Rewire recently published an interesting piece on the state of women making decisions about abortion. The article, written by Nicole Knight, is titled, “New Research Eviscerates Widespread Anti-Choice Myth.” Ah, don’t you just love loaded language?
The “research” they cite refers to a study that shows that women feel more certain about their decision to have an abortion than they do about some other medical decisions, such as having knee surgery. (I use quotes because, frankly, 500 women at four clinics in Utah who are 70% white doesn’t strike me as a particularly impressive sample size).
The article goes on to say:
“The authors found that women felt about the same or a bit more certainty about their abortion care decision than those making decisions such as taking antidepressants while pregnant, undergoing prenatal tests after infertility, and choosing a mastectomy after a breast cancer diagnosis. Respondents were more sure about receiving abortion care than those seeking reconstructive knee surgery.”
Why does this matter? According to the article, this means that certain state-required pre-abortive medical requirements, such as waiting periods and counseling, are unnecessary. They are sneaky impositions on women made by pro-life meddlers who want us all to believe that this is a very hard and traumatic decision for a woman to make. Nope! Says Rewire, this decision is easier than making a decision about reconstructive knee surgery, so it’s basically getting a tooth pulled.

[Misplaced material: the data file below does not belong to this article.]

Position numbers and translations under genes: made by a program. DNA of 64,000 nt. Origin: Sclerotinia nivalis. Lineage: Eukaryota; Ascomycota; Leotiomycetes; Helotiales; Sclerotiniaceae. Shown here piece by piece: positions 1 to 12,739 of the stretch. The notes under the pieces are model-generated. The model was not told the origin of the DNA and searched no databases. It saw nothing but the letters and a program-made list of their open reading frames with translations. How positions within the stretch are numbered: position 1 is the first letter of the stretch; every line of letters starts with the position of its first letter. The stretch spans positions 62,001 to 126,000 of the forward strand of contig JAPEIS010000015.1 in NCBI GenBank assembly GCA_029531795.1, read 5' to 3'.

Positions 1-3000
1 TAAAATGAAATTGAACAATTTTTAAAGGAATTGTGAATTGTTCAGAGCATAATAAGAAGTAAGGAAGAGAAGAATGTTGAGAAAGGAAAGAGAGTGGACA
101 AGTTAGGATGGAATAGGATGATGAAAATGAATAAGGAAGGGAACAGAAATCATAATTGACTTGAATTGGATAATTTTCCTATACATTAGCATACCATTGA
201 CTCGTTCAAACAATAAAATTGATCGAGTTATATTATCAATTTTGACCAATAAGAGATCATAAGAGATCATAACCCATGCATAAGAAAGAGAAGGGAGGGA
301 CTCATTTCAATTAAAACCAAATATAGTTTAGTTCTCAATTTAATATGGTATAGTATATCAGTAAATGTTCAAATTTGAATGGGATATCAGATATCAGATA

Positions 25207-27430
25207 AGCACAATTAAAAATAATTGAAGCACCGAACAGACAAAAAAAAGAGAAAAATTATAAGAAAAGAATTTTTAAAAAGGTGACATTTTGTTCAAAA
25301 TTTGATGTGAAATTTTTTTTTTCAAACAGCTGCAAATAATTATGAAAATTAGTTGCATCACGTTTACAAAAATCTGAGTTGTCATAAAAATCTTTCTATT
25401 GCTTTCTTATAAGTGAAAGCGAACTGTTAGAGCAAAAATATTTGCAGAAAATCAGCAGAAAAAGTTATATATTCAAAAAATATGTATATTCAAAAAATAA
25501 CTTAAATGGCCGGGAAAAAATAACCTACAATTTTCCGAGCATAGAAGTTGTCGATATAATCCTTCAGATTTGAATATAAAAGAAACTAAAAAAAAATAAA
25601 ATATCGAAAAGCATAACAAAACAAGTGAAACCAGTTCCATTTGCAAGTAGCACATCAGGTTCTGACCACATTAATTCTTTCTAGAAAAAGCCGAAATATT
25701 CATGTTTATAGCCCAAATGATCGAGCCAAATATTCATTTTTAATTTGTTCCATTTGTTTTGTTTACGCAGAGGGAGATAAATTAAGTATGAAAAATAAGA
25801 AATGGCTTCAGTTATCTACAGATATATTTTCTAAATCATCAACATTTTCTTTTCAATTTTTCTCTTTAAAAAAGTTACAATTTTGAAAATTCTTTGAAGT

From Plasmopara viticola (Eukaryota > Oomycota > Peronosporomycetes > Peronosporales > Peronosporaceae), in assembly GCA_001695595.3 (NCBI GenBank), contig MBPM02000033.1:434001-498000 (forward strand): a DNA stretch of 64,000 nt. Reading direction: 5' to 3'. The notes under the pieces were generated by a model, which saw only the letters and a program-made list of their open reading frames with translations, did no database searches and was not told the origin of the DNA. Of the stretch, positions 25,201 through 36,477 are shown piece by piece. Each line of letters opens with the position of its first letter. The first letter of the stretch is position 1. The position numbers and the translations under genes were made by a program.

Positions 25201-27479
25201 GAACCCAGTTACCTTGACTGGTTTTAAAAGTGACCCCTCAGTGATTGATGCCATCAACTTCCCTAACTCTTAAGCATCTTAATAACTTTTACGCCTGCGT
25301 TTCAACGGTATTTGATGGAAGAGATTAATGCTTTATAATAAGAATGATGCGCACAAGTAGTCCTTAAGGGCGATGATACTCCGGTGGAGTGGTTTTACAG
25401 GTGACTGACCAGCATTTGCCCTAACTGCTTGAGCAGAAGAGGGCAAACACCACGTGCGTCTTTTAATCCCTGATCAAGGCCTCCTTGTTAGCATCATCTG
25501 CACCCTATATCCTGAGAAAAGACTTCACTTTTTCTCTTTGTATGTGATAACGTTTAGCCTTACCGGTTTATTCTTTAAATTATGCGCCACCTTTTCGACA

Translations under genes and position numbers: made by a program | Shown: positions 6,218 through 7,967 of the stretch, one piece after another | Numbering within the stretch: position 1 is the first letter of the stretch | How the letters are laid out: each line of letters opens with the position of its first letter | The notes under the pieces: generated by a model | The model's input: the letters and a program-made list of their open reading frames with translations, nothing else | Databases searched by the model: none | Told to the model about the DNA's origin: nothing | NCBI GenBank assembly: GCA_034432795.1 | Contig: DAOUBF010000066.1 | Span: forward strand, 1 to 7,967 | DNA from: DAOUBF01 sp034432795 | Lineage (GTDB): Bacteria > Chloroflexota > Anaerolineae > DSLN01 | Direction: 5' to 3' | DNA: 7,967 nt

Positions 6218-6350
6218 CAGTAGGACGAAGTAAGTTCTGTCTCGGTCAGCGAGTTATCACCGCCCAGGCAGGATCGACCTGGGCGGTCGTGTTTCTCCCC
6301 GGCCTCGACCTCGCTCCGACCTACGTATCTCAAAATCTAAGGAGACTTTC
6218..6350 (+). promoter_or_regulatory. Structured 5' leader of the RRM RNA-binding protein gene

I fail to see the logic.
Decision making on abortion is not exceptional because it is a harder decision to make than whether or not to get knee surgery. Decision making on abortion is exceptional because it is a bigger decision to make than whether or not to get knee surgery. It’s a decision that has our nation divided over the ethics. It’s a decision that has been known to cause mental illness and lifelong regret.
The question this article fails to ask is, what exactly is the value of certainty? I once heard the late philosopher Dallas Willard make the startling claim that, “Certainty is a psychological condition.” The way we feel about what we believe or the decisions we make says nothing about how true that belief is or how wise that decision is. Many a sixteen-year-old has made questionable decisions because they were certain they knew what they were doing. Many a terrible performer has been certain they would achieve stardom yet. As G.K. Chesterton has written in Orthodoxy, the best place to find men and women who are really certain is in an insane asylum. A man may be certain that he is a cat, and of course he is insane – but even more than that, he is certain.
The observation that women feel confident about their decisions to get abortions is entirely insignificant. The conclusion that the author draws, that therefore state-imposed pre-abortion requirements such as counseling or waiting periods are unnecessary pro-life traps, is absolutely ridiculous. All major medical procedures require similar pre-procedure steps that have to be taken, such as information doctors are legally required to share or statements of understanding patients are required to sign.
These measures don’t exist because people think that women aren’t capable of making decisions and need the government to hold their hand – they exist because the state recognizes the extreme moral complexity of the abortion issue and the immense side-effects it can have, and wants to treat it with care. Rewire’s quick dismissal of these realities demonstrates intellectual and moral carelessness – we demand more.
Think women deserve more? We do, too! Join us in offering them real options.